But not only did theorists find loopholes in those theorems, but more impressively, experimentalists just went right ahead and created them in the lab. In 2016, Norman Yao and his team came up with a scheme to create a time crystal through a very clever plan. Instead of taking a closed, constant system, he proposed leveraging a system with out-of-equilibrium conditions. He would then “drive” that system externally, making it an open, rather than a closed, system, and achieving the much sought-after “time crystal” state.
It’s a little bit complicated, but you can imagine that you have a bunch of atoms that have a spin, and those spins have directions: dipole moments. The way you can “drive” the system is by subjecting the system to spin-echo pulses that contain imperfections, but that occur periodically while allowing interactions to randomly occur in the intermediate times. If you get the combinations of these dipole moments of the spins and the spin-echo pulses to behave in a certain fashion, you could get a time-crystal.
The hard part, though, is avoiding what normally happens when you interact with a system: if there’s an exchange of energy, that energy gets transferred throughout the system, internally, causing runaway heating due to many-body interactions. Somehow, you have to:
- drive the system, externally, with a spin-flip pulse,
- so that you get a periodic response,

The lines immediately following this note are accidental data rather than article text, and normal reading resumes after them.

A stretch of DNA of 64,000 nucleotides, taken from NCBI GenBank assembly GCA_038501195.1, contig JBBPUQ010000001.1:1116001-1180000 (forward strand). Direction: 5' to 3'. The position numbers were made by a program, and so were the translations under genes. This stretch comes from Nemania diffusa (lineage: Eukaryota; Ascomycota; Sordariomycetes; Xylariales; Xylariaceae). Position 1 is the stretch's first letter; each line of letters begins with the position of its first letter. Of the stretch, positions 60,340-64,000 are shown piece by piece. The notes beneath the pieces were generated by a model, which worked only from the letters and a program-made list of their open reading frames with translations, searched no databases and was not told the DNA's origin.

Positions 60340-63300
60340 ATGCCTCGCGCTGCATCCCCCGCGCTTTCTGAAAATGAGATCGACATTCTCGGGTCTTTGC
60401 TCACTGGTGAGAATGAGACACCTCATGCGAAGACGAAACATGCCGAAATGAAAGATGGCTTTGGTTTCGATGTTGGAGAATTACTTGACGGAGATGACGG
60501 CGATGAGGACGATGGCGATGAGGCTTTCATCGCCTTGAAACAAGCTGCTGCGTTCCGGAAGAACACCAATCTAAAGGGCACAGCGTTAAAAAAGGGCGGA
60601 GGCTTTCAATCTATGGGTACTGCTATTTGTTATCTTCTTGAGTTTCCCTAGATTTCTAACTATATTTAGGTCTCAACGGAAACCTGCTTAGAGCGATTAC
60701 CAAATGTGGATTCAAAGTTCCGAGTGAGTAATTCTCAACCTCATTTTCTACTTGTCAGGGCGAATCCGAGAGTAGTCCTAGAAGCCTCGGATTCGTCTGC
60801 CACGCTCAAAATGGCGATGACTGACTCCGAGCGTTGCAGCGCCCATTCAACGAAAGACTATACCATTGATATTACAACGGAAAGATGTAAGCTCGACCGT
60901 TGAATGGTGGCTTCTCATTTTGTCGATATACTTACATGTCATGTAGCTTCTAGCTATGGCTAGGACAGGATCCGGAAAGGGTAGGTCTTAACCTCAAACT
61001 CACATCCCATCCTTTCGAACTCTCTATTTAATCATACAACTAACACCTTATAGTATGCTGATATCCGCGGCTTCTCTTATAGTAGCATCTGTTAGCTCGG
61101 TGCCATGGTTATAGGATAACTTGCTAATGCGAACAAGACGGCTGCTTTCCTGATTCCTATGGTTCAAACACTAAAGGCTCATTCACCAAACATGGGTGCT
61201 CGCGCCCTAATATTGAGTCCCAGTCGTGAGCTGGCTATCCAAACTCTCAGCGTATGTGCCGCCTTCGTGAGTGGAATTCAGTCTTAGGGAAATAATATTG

- that’s proportional to the time at which you pulse the system,
- and at some multiple of the period, you return to your initial state,
- while the “time crystal” only oscillates away from and then back into that initial state.
Only if you go back, periodically, to exactly your initial state, with no extra heating and achieve a pure steady-state can you make a time crystal.
How can you make one in real life?
Yao’s work first appeared in August of 2016, and within mere months, two independent groups put it to the test:
- Mikhail Lukin‘s at Harvard University, and
- Christopher Monroe‘s at University of Maryland.
They tried to set up a system precisely as Yao had demanded, but because the conditions are so general, wound up taking vastly different approaches.
Monroe’s group took a series of yttrium atoms all lined up, in a one-dimensional line, all coupled together via their electrostatic interactions. When they subjected this atomic line to a series of spin-flip pulses, they found that the system would return to its initial state every two full pulse periods. Meanwhile, Lukin’s group took an actual diamond crystal that contained somewhere on the order of ~1,000,000 spin-impurities within it, and pulsed those impurities within the crystal with microwave radiation. That radiation flipped their spins, but time crystal oscillations were only observed every three full pulse periods: whereupon the crystal would return to its initial quantum state.
This occurred for both groups, interestingly enough, even when the driving pulses were imperfect. You could:
- alter the magnitude of the pulse, making it stronger or weaker,
- vary the frequency of pulsation, making it a little quicker or slower,
- turn up or turn down the amount of noise and/or interactions that occurred between the pulses,